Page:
Sea Food Restaurant on Monivong Boulevard. Despite its name, seafood sits a
distant second on the menu behind a long list of endangered delicacies including
pangolin, snake and iguana.
The speedy intervention of two restaurant
security guards during an attempt by the Post to photograph a dish of
freshly-cooked pangolin suggests that the restaurant is aware that its menu is a
testament to violations of the Decree No 35 on Forestry, which forbids the
hunting, sale or transport of any wild animals.
But the Tsui Hang Village
restaurant is not an isolated case. Several other restaurants along Route One
specialize exclusively in flying fox, while at least five others across the
Japanese bridge serve anything from fruit bats to turtles.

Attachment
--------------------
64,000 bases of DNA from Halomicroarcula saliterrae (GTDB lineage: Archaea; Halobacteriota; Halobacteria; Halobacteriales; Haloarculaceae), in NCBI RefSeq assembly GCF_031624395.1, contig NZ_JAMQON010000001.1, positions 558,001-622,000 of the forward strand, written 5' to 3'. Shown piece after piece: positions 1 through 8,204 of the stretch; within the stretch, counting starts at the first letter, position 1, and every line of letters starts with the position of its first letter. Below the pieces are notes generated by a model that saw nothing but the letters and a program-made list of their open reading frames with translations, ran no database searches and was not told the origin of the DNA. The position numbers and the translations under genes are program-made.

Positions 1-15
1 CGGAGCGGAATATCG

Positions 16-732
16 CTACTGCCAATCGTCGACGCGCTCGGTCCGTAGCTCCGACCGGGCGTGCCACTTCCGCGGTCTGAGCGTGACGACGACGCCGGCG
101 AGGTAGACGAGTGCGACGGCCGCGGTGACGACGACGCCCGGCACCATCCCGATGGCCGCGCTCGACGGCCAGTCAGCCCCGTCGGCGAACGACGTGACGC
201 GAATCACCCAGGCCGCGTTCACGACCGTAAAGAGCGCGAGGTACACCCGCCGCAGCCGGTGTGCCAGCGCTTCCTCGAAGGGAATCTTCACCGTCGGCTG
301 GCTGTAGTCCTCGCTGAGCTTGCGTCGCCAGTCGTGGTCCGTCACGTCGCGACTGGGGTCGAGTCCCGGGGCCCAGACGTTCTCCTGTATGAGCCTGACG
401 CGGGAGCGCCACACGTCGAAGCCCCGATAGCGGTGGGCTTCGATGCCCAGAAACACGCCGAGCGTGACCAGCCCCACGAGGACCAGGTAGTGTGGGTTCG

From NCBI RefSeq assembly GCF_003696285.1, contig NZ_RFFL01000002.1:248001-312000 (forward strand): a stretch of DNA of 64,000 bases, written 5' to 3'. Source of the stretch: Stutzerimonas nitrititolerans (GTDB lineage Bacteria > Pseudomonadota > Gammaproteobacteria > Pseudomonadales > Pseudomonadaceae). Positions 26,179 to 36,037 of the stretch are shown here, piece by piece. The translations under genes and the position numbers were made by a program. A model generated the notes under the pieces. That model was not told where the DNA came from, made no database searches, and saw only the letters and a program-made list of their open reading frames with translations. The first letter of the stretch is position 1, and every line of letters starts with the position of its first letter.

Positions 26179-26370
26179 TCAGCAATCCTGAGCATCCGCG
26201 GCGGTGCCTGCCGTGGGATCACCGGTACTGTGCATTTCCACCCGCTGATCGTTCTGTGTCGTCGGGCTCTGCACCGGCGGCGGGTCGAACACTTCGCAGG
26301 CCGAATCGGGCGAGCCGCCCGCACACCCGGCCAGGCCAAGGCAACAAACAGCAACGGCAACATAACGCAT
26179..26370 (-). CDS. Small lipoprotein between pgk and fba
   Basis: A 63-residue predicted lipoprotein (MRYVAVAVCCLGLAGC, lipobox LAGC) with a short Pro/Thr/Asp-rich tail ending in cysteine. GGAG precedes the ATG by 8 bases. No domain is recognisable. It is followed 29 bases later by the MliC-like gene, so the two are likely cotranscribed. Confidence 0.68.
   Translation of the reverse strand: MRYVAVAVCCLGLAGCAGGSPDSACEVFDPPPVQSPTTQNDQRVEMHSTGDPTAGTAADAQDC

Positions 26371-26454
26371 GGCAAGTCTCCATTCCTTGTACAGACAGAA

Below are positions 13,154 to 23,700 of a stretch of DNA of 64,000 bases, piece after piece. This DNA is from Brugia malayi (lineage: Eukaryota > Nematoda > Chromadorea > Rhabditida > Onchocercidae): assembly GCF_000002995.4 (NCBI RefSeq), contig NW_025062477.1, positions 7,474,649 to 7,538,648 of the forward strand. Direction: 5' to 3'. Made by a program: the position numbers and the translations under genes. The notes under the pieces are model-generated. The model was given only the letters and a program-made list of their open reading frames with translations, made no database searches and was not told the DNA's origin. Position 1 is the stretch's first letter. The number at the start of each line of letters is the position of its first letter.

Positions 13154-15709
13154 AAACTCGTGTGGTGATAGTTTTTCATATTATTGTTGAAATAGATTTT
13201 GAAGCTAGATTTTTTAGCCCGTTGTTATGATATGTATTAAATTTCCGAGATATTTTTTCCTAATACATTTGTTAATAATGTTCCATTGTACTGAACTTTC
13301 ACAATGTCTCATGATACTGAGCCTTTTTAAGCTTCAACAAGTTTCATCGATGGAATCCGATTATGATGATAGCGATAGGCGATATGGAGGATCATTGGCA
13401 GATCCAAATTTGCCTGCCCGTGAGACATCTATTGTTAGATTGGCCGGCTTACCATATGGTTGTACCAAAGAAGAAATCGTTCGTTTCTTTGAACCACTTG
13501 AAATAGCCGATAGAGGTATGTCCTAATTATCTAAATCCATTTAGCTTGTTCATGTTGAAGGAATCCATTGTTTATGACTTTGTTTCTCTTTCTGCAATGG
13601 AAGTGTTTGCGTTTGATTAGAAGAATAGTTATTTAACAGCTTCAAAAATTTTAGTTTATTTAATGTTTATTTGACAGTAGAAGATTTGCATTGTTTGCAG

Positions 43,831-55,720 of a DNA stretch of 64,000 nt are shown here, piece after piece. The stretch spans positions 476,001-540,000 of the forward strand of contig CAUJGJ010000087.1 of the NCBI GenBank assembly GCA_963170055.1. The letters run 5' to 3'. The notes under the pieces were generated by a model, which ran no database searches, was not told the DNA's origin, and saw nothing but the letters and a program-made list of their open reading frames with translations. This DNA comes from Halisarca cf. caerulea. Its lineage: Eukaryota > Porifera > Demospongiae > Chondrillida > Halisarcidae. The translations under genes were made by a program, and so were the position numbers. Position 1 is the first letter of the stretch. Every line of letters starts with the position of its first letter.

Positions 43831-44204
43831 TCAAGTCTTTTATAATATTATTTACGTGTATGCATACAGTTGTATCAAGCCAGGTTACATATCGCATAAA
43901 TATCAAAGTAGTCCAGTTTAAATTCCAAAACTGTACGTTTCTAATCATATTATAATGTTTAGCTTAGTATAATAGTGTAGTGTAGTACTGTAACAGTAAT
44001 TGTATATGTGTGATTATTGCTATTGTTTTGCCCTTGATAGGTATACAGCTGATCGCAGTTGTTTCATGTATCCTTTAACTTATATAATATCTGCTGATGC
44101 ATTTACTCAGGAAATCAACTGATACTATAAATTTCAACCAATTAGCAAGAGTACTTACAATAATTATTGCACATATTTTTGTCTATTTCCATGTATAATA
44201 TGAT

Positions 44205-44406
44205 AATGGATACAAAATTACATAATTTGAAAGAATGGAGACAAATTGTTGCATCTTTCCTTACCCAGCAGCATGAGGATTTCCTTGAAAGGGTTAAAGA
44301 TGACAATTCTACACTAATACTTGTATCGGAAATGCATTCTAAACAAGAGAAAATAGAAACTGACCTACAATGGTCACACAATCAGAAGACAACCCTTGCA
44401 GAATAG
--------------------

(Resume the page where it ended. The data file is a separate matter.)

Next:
The list of
animals that are making it to the dining tables of such restaurants reads like a
veritable glossary of Cambodian wildlife that's either endangered or vulnerable
The increasing number of restaurants serving wildlife,
experts say, is also indicative of continuing cross-border smuggling in wild
animal products. The amount of wild animals off-loaded at specialty restaurants
is apparently just a fraction of larger consignments bound for markets in
Thailand and Vietnam.
Government officials admit that animals like
monitor lizard, python, bear (its paws used by the restaurants for making soup
and the gall bladder exported for traditional Chinese medicine) and a wide range
of known and unknown bird species are being hunted down to be served to the
lovers of exotic meat. Of these, pangolin and monitor lizard are classed as
"vulnerable" while sun bear, snakes and turtles are considered "endangered.
For several other popular dining table species, there have been no
detailed surveys to ascertain their actual numbers in the wild.
some animals are not endangered or vulnerable, they could be crucial in
maintaining the food chain and thereby protecting a region's biodiversity," said
Lay Khim, Chief of the Protected Areas Office (PAO) of the Ministry of